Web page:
While the national rate of Black male educators stands at two percent, Bethune Elementary School in North Philadelphia has managed to produce a team of which the percentage of Black male educators dwarfs the local and national average.
Eighty percent of Bethune’s 700 plus students are Black. And the 13 Black male educators including classroom teachers, a dean and an intervention specialist, make up 31 percent of its staff. That is nearly 10 times the School District of Philadelphia’s 2016-2017 average of four percent and more than 10 times the national average of two percent as reported by the U.S. Department of Education.
“Last year, we made a conscious effort to increase the number of Black male educators in our building. We didn’t shy away from other qualified candidates but we were focused in our recruitment efforts to find qualified Black Male Educators who believe in the vision that we have for our school,” said Bethune principal Jamina Dingle. “I’ve always felt that it just makes sense for the teaching staff of a school to be reflective of the students that are being taught.
”hen I arrived at Bethune in 2014, that wasn’t the case. Far from it in fact. So as teachers moved or retired, our recruitment efforts were focused on changing that.”
Middle school English Language Arts teacher Herman Douglas has taught at Bethune for nine years and in this time, he said the current school term is the one in which the school has seen the most black male educators. When he began teaching, it was he and two others — one of whom was a teacher’s aide.
Dingle said when she became the principal in 2014, Bethune had four black male educators out of a staff of 41 and “was already above the national average with 10 percent.
We’ve added gradually,” she said. “We had the biggest increase this year.”
Dingle’s vision has translated into different experiences for students, depending on whose classroom you visit.
When students enter Douglas’ classes, he greets them with a prompt at the door, “You’re great?” he asks. To which they respond, “I’m great.” Then, during class, he addresses the boys as, “king,” and the girls as “queen,” titles reminiscent of African royalty.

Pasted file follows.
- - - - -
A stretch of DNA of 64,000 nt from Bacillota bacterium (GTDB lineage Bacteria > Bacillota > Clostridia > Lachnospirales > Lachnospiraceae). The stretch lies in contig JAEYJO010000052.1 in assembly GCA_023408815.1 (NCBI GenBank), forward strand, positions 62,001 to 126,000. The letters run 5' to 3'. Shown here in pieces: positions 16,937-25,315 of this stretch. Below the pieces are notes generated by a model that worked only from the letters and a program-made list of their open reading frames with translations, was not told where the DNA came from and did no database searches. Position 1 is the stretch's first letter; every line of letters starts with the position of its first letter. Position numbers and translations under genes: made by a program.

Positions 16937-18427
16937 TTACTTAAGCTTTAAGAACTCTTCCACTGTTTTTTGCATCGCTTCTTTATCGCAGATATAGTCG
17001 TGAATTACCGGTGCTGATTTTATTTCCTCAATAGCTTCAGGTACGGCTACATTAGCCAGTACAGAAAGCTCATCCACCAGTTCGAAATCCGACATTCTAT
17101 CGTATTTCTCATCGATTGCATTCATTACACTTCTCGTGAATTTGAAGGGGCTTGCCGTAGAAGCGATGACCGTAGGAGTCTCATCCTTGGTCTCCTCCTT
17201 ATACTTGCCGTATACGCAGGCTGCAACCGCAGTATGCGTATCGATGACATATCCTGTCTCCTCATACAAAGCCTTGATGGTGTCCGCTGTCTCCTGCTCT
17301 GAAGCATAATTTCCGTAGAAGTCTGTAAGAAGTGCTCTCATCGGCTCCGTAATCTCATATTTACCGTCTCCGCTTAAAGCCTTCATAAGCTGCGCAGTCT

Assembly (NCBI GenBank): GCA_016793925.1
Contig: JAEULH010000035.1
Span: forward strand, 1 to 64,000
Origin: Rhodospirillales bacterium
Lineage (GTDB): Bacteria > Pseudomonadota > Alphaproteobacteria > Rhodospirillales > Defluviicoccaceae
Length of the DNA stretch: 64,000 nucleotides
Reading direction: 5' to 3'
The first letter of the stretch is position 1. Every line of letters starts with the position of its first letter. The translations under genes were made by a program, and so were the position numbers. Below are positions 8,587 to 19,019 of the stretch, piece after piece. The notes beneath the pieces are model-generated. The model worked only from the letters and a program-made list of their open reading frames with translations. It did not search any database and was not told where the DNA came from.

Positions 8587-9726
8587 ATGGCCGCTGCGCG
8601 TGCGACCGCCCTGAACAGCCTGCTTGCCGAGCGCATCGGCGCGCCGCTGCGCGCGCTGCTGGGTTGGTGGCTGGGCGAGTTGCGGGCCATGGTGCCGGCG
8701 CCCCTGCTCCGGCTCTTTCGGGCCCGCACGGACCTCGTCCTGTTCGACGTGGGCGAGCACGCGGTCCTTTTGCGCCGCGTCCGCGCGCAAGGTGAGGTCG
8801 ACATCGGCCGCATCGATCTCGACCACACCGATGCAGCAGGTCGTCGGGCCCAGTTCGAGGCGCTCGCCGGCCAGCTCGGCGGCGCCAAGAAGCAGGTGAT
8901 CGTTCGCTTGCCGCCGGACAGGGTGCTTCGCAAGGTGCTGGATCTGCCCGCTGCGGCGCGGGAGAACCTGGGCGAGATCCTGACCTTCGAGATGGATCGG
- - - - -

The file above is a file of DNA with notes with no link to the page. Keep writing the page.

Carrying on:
“When I look at my children, I see that they’re diamonds, like acres of diamonds, and I want them to shine in everything they do,” he said. “So, I let them know the world is not fair and don’t think of it as a fair place. But to know, you have to navigate through the unfairness by being 10 times better. That’s the only way our children will be able to knock open those doors of opportunity.”
Douglas added that he admires his students because despite their family’s income, having parents incarcerated, or living in foster care, they still put in the effort.
“I love the grit of our students. They come from loving families but they are challenged. But they still come and give me their all,” he said. “I drive around and see prostitutes every day on Old York Rd. I see beer stores open at seven and eight in the morning. I’ve seen parents run over, killed. They are great kids and despite what comes in their way, they still come here every day and rise up.”
One of Douglas’ students, Kimani Scott, 12, a seventh grader, said this school term marks the first she’s ever had a Black male teacher. She started at Bethune in kindergarten, left in the second grade and came back for the third grade.
“This is the first time…” she said. “They care about what’s going on in my life. That makes us feel like we are appreciated more.” Scott added that the difference she’s observed with her black male teachers, especially in Douglas’ class, is a firm approach to discipline.
“I say some things, talk back sometimes. I’ve been doing it since fifth grade. [My] white [teachers] would say, ‘K, just calm down.’ [Douglas] won’t give us chances. There are consequences to our actions.”
Maintaining high expectations was cited by Dingle as a Bethune best practice and was observed by several teachers as key in reaching their students.
“It definitely helps if you’re the ethnicity of the population you serve,” said middle grades math teacher Maurice Graham. “[And] students tend to respond to the bar you set. If you come in thinking kids are going to do what they want to do, not going to learn, they will achieve at that point. But set the bar high, they will rise to the occasion.”
Mercedes Long, an eighth grader who had her first Black male teacher in the sixth grade, said she and Graham were not on good terms in 2016, but that as of this school year, their relationship has improved.
“Last year, we didn’t get along and I didn’t learn a lot. I hung out with people and talked a lot and I argued back and forth with Mr. Graham,” she said. “Now, I’m actually learning a lot. [Math] is not that hard. Mr. Graham is one of the first teachers I had besides Mr. Pittman to go over something over and over again.”
Long added that the teachers were also there for her when she was having personal problems.